Kano air disaster
JY-ADO, the aircraft involved in the accident, at London Heathrow Airport in 1971
|Date||22 January 1973|
|Summary||Landing gear collapse, bad weather|
Kano International Airport (KAN), Nigeria|
|Aircraft type||Boeing 707-3D3C|
|Operator||Alia on behalf of Nigeria Airways|
|Flight origin||King Abdulaziz Int'l Airport, Jeddah|
|Destination||Ikeja Int'l Airport, Lagos (now Murtala Muhammad Int'l Airport)|
The Kano air disaster was a chartered Boeing 707 passenger flight on 22 January 1973 which crashed while attempting to land at Kano International Airport. It is the worst aviation disaster ever to take place in Nigeria, as 176 passengers and crew perished in the crash. There were 26 survivors.
The aircraft involved in the accident was a 2 year old Boeing 707-3D3C, JY-ADO, owned by Alia Royal Jordanian Airlines, operating on behalf of Nigeria Airways. It first flew in 1971 and was powered by 4 Pratt and Whitney JT3D engines. It had a manufacturer serial number (MSN) of 850.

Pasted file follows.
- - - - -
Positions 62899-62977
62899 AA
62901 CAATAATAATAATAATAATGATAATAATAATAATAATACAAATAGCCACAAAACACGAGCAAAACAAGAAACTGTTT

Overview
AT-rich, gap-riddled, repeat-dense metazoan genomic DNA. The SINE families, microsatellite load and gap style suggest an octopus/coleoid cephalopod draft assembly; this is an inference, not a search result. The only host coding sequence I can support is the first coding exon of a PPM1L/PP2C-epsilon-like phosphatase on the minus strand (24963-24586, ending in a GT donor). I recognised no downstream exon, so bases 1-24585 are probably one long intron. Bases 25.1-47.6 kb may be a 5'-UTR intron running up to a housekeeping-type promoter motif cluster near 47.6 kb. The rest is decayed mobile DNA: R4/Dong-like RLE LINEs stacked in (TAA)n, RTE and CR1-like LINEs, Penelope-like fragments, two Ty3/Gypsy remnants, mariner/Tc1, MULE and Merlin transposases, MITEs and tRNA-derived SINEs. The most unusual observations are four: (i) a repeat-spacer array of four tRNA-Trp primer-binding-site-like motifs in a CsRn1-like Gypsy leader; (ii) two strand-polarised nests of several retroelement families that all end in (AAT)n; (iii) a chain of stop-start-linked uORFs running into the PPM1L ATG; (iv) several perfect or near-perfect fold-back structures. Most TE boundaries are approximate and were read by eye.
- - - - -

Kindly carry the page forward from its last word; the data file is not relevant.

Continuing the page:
The Boeing 707, operated by Alia, had been chartered by Nigeria Airways to fly pilgrims back from Jeddah, Saudi Arabia to Lagos, Nigeria. Bad weather at Lagos caused the crew to divert to Kano. Kano International Airport was experiencing high winds at the time. The aircraft landed nose wheel first, and the nose wheel collapsed after hitting a depression in the runway. The right main landing gear leg subsequently collapsed. The 707 turned 180 degrees, excursed from the runway and caught fire.
Of the 202 passengers and crew on board, 176 died and only 26 survived. At the time it occurred, the Kano air disaster was the deadliest-ever aviation accident, a dubious distinction it only held for about 14 months when Turkish Airlines Flight 981 crashed in France killing 346 people.
- Accident description for JY-ADO at the Aviation Safety Network
- "Accident details". www.planecrashinfo.com. Retrieved 2016-02-14.
- "Ludington Daily News - Google News Archive Search". news.google.com. Retrieved 2017-08-29.
- Accident description for TC-JAV at the Aviation Safety Network. Retrieved on 31 July 2013.